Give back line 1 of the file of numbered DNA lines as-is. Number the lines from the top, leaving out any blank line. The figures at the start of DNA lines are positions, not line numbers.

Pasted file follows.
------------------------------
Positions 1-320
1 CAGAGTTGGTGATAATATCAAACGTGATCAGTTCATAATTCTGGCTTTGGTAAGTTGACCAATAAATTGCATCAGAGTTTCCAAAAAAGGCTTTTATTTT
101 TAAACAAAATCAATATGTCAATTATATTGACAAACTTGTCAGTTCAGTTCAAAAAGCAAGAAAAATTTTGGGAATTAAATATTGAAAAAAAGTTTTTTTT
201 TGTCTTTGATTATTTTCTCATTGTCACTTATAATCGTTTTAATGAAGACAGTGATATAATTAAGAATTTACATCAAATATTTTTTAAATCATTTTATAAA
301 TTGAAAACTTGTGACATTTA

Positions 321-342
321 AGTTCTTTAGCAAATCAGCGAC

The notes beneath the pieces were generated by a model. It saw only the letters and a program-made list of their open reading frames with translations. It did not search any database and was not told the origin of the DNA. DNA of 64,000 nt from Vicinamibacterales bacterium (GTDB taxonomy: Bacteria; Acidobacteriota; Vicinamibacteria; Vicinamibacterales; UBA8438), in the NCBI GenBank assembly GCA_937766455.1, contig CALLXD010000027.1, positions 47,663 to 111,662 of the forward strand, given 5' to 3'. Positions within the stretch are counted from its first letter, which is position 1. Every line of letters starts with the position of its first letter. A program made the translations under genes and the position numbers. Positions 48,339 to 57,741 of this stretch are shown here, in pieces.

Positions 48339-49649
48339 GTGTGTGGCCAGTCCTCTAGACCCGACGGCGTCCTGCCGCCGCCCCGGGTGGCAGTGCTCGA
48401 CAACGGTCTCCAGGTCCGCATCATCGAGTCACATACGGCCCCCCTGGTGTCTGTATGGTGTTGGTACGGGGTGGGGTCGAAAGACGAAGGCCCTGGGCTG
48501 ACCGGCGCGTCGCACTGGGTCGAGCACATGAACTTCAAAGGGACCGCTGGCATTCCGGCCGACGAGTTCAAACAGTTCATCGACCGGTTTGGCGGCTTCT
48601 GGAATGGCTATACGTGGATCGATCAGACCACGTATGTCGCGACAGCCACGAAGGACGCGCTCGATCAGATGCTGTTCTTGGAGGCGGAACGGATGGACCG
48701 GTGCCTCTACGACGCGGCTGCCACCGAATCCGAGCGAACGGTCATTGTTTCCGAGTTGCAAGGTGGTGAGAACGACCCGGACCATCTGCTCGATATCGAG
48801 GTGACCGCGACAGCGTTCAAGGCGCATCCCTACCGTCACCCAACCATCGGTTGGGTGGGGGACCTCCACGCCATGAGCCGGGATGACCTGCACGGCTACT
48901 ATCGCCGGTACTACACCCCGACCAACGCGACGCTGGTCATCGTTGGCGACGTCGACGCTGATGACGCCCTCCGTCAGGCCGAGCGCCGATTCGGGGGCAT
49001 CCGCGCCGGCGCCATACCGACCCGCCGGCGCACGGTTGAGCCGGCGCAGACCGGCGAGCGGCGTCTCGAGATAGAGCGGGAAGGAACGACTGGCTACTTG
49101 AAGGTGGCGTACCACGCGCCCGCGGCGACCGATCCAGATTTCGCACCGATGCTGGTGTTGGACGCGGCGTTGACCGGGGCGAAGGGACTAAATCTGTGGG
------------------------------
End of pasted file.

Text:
Positions 1-320